0
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    Gavekal Research

    Signs China’s Tightening Has Peaked

    Official statements following the conclusion of Beijing’s National Financial Work Conference signal that the recent tightening cycle has now peaked and that market interest rates are likely to fall from current levels, argues Chen Long. The story remains that while Chinese reflation has peaked, the ensuing slowdown will be moderate and gradual.

    0
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    Gavekal Research

    The Lost Decade

    Next month will mark the tenth anniversary of the Global Financial Crisis, and the developed world’s GDP per capita still lingers 20-25% below its pre-crisis long term trend. Were there no good economic policies to deal with the aftermath? Far from it, argues Anatole, but four features of post-crisis politics and ideology blocked constructive policy responses.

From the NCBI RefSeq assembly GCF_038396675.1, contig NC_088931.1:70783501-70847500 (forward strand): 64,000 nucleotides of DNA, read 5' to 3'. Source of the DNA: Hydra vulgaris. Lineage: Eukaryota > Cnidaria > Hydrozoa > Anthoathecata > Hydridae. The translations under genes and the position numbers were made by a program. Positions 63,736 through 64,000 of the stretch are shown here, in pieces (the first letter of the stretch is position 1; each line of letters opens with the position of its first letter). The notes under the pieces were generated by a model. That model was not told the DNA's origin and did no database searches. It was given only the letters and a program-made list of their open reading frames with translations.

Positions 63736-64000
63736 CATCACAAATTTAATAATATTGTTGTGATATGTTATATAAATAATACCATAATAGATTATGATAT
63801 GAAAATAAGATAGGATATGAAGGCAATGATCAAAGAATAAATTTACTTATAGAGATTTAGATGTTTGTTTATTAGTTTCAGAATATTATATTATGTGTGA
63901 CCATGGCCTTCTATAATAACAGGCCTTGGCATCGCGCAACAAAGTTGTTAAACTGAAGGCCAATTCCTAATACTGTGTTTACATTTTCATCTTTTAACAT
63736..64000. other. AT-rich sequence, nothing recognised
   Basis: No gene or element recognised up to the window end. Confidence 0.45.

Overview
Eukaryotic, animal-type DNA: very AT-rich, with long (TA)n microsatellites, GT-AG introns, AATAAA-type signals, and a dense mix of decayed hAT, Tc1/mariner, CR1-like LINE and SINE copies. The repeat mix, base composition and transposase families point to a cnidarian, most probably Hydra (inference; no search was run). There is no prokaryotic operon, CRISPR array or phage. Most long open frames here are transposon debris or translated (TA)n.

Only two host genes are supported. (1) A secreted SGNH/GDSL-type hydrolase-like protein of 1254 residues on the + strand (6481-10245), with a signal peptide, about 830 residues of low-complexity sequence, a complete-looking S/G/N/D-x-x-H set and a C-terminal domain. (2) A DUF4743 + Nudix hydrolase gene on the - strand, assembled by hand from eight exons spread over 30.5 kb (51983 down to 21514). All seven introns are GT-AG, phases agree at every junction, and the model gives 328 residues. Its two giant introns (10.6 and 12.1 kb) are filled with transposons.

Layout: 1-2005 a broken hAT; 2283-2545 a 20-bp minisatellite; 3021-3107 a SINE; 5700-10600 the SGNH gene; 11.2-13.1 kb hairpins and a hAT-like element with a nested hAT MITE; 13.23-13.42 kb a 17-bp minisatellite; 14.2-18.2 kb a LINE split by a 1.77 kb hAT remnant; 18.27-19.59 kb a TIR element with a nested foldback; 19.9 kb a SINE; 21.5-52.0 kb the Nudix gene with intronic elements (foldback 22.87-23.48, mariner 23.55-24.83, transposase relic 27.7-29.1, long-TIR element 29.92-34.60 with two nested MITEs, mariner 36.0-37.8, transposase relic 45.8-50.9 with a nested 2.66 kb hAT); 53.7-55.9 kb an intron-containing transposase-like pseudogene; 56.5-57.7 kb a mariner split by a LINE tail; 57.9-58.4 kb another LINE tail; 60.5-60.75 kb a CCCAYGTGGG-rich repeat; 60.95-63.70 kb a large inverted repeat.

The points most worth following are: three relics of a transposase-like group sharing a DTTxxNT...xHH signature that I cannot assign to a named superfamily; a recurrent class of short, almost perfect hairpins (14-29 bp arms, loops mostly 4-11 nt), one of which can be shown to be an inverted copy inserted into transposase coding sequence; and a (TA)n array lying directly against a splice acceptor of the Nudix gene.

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    Gavekal Dragonomics

    The Regional Bottom Line For Growth

    China’s 2016 stimulus likely provided enough momentum to ensure GDP growth in 2017 will meet the 6.5% target. But on closer examination the stimulus looks as much a rescue operation for troubled regions as a shift in national policy. This interpretation implies that the political drivers of Chinese policymaking are different from what most commentators believe.

    0
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    Gavekal Research

    EM Asia’s Most Sensible Market

    The “safety first” stance of Indonesian fiscal and monetary policies has contained the country’s budget deficit, restored its investment grade credit rating and capped inflation. Granted, these policies have come at the cost of lackluster growth. However, with the rupiah undervalued and plentiful carry available, Udith still sees opportunities in local currency bonds.

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    Gavekal Research

    Making Sense Of Mario Draghi

    Mario Draghi got people scratching their heads last month. “As the economy continues to recover, a constant policy stance will become more accommodative,” declared the European Central Bank president. “The central bank can accompany the recovery by adjusting the parameters of its policy instruments—not in order to tighten the policy stance, but to keep it broadly unchanged.”